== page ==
Scholarly Text from Private Sources

Additional Benefits to the Public




Few libraries hold numerous scholarly texts related to American art. Resource Library readers from all corners of America and the world have access to extensive texts and images provided by many institutional and private sources. Click here to view an estimate of TFAO's total quantity of image and text files. Some text files contain many thousands of words.
TFAO is unaware of any other online source of information within its field of interest that provides indexes with the depth of those found on TFAO's website. TFAO indexes articles and essays in up to five ways. Readers may access thousands of texts published online in Resource Library via Topics in American Art, a TFAO catalogue which lists all articles and essays. Topics also explains how to research topics not listed. Texts are also listed by source in the Art Museum, Gallery and Art Center Index, the Author Study and Index, which lists articles and essays by author name, and the Chronological Index, which lists articles and essays by date of publication. Also, if a Resource Library text discusses deceased American artists, it may be referenced in America's Distinguished Artists, a TFAO catalogue.
All content in Resource Library is accessible by search engines, sharply reducing time needed to find relevant information when compared to other methods.
Privacy of users is important to TFAO. User tracking cookies are not installed by TFAO on its website. A benefit of avoiding cookies is accelerated page access. TFAO users access pages very quickly, often within a fraction of a second. There is no time lost to cookie site communication. The high quality of servers used by TFAO also accelerates page access.
Resource Library's "word-wrap" method of online content presentation allows widths of lines of text to automatically adjust to fit all screen sizes. Pages to be easily read on all devices that connect to the Web including smartphones and tablets. (left and right: the Apple iPhone and iPad, which contain Web browsers, are examples of devices that provides access to the full contents of TFAO's web site. Images courtesy Apple Computer)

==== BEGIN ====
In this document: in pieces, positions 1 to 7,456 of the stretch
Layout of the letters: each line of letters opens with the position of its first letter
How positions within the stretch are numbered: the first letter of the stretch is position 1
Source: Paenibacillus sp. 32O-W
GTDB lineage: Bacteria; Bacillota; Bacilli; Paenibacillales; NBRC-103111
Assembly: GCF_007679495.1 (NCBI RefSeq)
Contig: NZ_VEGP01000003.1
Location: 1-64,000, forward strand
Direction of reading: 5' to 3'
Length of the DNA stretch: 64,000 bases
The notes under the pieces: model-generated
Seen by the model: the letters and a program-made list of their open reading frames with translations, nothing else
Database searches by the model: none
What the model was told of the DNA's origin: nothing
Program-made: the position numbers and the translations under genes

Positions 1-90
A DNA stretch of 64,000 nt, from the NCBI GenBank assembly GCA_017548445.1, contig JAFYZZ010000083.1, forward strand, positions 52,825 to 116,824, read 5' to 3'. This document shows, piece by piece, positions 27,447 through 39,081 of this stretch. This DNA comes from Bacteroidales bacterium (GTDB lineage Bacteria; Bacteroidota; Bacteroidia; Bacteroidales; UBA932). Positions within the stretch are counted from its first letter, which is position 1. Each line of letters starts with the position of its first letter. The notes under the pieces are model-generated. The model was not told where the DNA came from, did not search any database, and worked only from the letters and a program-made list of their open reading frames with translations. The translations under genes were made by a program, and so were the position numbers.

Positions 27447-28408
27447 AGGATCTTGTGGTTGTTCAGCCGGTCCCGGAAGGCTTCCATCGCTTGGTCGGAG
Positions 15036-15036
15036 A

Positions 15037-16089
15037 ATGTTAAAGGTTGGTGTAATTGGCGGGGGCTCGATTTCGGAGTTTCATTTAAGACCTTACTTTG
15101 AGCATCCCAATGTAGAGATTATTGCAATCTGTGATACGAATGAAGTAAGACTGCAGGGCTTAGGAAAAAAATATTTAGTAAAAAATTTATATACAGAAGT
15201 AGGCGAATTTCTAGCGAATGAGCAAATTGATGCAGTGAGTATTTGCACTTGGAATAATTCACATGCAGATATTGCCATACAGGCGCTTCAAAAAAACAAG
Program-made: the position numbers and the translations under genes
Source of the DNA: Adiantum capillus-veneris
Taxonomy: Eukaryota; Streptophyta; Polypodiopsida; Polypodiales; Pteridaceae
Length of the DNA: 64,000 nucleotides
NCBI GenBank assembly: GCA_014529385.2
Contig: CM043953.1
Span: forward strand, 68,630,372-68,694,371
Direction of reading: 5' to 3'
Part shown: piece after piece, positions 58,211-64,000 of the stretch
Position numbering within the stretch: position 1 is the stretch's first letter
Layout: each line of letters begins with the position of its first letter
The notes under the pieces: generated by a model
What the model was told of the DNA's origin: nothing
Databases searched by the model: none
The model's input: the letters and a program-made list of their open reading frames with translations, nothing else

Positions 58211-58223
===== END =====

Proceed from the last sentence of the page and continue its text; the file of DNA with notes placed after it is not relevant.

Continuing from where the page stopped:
Aid for the handicapped

Visual impaired individuals can easily increase the size of Resource Library texts they are reading on the screen. This benefit is possible by the way in which Resource Library publishes articles and essays.

Multimedia connectivity

In Resource Library editor's notes following many articles and essays are links to earlier articles and essays published in Resource Library related to the subject of the texts. Also, links are made to appropriate Topics in American Art, which contain links to online texts from sources outside of Resource Library, online audio and video materials, plus references to DVD videos and paper-printed books and magazine articles. Links are also provided to America's Distinguished Artists to enable readers to access further biographical information on artists referenced in the articles and essays.

Offline reading convenience

Some individuals prefer to print on paper texts for later reading. Other individuals find uncomfortable the reading of lengthy texts on a computer screen. For these reasons Resource Library makes possible the option of printing online contents on paper.


One of the features of Resource Library's method of presentation is that every published page can be easily translated to a variety of languages through simple online instructions.

Other Issues being addressed

Please see more on issues regarding scholarly texts being addressed by Resource Library.


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